By Liping Bu ~
Originally published in Hidden Treasure: The National Library of Medicine, 2011.
Tuberculosis carried a social stigma for both the individual and the nation in the early twentieth century, when China was depicted as the “Sick Man of East Asia.” The adoption of Western ideas, standards, and practices of health was taken to be a yardstick of progress, while traditional religious beliefs and health practices were disparaged as superstitious and backward. When the newly founded National Anti-Tuberculosis Association of China began conducting anti-tuberculosis campaigns in 1933 it used images, motifs, and visual styles influenced by, and sometimes directly borrowed from, European and American posters, flyers, and pamphlets. The anti-TB campaigns and the formation of an activist public health movement were tied to modernization efforts.
The Chinese anti-TB campaigners believed that visual images must play a vital role in health education and mobilization campaigns in a nation where many were poorly educated or illiterate. The flyers shown here are part of a series made in the 1940s under the anticommunist Kuomintang government. Branded with the double-barred Cross of Lorraine, the international anti-TB trademark, the flyers placed the fight against tuberculosis in a distinctively Chinese framework. In one flyer (beneath, bottom left) the domestic scene is completely Western, but in the far background next to the window can be seen a Chinese painting of winter-plum blossoms. Winter blossoms symbolize perseverance and vitality in a harsh environment, a common theme in traditional Chinese art and rhetoric. Next to the image of a mother kissing her baby the flyer says “love but don’t harm your son.” In keeping with contemporary Western campaigns it argues that kissing is bad because it transmits germs that cause TB.
Another flyer (above, top right) shows a man in traditional dress spitting a hob of sputum—which is revealed by a microscope to contain bacteria—in an alley where innocent children play. The text cautions that spitting is an “unforgivable mistake” because it spreads tuberculosis, and instructs readers to correct this bad habit. An old woman in another flyer kneels before an altar and prays for health, with a poster inset that advertises tradition nostrums and quack remedies (above, top left). The flyer featuring a seated man, with a question mark and whirls of confusion around his head (above, bottom right), urges people to see a doctor at the first sign of illness rather than engage in wishful thinking and passively hope that diseases will go away on their own.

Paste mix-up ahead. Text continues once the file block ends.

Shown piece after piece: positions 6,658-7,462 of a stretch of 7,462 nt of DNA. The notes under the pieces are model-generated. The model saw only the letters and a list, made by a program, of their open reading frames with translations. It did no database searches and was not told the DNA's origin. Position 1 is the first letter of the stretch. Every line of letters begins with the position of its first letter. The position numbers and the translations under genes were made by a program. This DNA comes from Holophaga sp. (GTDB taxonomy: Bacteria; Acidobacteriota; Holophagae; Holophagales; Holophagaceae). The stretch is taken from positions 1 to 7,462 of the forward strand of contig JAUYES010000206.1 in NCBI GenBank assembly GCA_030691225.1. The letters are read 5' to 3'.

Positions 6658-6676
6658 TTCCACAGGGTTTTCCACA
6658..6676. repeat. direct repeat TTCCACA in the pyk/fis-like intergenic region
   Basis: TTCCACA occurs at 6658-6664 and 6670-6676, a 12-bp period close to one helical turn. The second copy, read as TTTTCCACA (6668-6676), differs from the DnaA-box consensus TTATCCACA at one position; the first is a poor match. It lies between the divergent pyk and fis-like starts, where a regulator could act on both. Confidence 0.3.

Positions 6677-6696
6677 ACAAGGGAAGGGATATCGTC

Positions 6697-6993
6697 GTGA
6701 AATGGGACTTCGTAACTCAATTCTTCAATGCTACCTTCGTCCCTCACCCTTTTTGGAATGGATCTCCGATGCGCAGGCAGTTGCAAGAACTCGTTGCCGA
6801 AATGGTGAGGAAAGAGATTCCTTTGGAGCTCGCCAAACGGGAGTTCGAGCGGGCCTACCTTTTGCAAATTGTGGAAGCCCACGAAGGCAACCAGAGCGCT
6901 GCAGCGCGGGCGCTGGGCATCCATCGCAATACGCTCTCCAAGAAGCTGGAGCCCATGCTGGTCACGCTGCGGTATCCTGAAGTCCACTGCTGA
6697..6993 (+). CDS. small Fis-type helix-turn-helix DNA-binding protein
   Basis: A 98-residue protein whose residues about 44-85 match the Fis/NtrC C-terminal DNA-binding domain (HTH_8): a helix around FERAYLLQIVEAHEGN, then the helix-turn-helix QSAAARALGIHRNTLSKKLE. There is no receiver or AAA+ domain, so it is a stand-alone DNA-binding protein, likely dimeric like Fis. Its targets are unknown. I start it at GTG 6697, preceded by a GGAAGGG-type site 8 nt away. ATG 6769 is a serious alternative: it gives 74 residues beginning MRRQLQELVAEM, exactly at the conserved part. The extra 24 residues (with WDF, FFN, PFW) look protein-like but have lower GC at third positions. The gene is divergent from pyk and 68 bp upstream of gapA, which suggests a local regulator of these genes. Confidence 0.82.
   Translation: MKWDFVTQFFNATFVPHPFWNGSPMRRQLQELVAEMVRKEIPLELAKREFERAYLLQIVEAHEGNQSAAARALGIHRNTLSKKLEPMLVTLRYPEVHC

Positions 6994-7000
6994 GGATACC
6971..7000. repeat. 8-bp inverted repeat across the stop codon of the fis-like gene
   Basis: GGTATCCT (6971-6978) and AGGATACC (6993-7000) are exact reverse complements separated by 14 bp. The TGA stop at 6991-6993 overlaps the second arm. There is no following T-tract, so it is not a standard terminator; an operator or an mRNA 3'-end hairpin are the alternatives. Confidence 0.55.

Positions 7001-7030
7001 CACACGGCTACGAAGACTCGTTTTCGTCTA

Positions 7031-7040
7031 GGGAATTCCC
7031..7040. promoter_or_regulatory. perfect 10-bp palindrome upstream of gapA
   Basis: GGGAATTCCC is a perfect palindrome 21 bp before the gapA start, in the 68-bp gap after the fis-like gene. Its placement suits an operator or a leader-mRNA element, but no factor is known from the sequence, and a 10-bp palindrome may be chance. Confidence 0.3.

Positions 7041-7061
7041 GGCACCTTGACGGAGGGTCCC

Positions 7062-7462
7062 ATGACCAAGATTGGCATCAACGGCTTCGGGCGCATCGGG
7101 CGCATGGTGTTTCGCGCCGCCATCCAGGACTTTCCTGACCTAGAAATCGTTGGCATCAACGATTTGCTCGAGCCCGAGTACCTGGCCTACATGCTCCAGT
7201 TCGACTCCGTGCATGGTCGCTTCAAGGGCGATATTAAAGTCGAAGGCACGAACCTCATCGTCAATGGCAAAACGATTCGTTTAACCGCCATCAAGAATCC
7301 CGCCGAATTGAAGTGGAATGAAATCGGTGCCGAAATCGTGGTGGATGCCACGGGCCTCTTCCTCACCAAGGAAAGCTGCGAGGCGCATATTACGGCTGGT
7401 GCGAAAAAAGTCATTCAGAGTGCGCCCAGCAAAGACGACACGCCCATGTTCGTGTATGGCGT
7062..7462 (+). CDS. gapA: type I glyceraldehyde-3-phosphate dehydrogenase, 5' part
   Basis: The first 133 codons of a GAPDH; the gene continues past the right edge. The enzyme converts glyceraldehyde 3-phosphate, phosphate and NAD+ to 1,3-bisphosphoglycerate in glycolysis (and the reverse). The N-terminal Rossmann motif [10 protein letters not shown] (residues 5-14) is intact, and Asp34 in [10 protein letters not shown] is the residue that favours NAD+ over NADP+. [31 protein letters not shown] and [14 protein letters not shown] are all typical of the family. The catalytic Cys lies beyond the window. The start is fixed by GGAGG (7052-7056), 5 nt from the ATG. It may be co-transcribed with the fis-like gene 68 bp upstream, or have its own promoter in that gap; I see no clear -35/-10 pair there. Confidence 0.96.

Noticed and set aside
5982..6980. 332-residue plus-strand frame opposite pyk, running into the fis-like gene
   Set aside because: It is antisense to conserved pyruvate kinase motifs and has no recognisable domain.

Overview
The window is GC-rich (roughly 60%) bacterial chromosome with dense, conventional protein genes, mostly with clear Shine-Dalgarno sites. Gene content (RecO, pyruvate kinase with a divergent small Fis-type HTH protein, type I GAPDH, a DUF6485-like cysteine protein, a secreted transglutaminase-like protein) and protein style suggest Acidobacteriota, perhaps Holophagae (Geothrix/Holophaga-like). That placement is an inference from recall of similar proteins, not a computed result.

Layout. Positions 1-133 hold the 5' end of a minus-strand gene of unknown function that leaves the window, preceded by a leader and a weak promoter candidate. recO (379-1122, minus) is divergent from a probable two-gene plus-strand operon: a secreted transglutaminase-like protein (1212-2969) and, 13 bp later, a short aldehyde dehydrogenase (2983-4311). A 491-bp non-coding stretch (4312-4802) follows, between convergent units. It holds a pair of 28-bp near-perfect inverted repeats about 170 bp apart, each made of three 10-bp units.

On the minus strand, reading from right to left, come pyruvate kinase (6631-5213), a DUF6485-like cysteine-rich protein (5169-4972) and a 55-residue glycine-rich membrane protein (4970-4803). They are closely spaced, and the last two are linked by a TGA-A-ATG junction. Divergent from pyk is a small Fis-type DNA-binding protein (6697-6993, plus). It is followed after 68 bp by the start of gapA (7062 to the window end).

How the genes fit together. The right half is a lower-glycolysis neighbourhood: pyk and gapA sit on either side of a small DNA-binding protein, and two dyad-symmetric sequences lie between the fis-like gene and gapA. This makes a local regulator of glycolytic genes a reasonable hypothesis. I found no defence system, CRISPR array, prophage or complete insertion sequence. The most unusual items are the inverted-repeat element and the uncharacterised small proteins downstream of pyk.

In contrast, a detail from another flyer shows a doctor explaining a lung X-ray to a young woman. The title, “Knowing people’s faces but not their lungs,” plays on the Chinese proverb “Knowing people but not their hearts.” The accompanying text argues that to prevent and treat TB, people should seek the advice of doctors trained in scientific medicine (the germ theory, good hygiene, nutrition, physical fitness, and sanitary engineering), who are equipped with the latest technologies—the microscope, X-ray, tuberculin test, BCG vaccine, and mass media. The underlying premise is that in heeding the advice of health experts the Chinese people can modernize themselves and their nation.
This collection of 5 1/8 x 7 1/2 flyers was developed by the National Anti-Tuberculosis Association of China and was used as part of anti-tuberculosis campaigns in the 1940s. Visit the National Library of Medicine to view this and other print collections in the History of Medicine Reading Room. For questions about this collection, please contact the History of Medicine Division Reference staff at NLM Customer Support.
Liping Bu is Professor of History at Alma College. She has published extensively on public health and international cultural relations. Working with health images, she has created several featured collection websites at the National Library of Medicine including Chinese Anti-Tuberculosis Posters, 1950–1980. Her recent book is Public Health and the Modernization of China, 1910–2010.
Very very interesting.. really!
Was X ray available then? I am wondering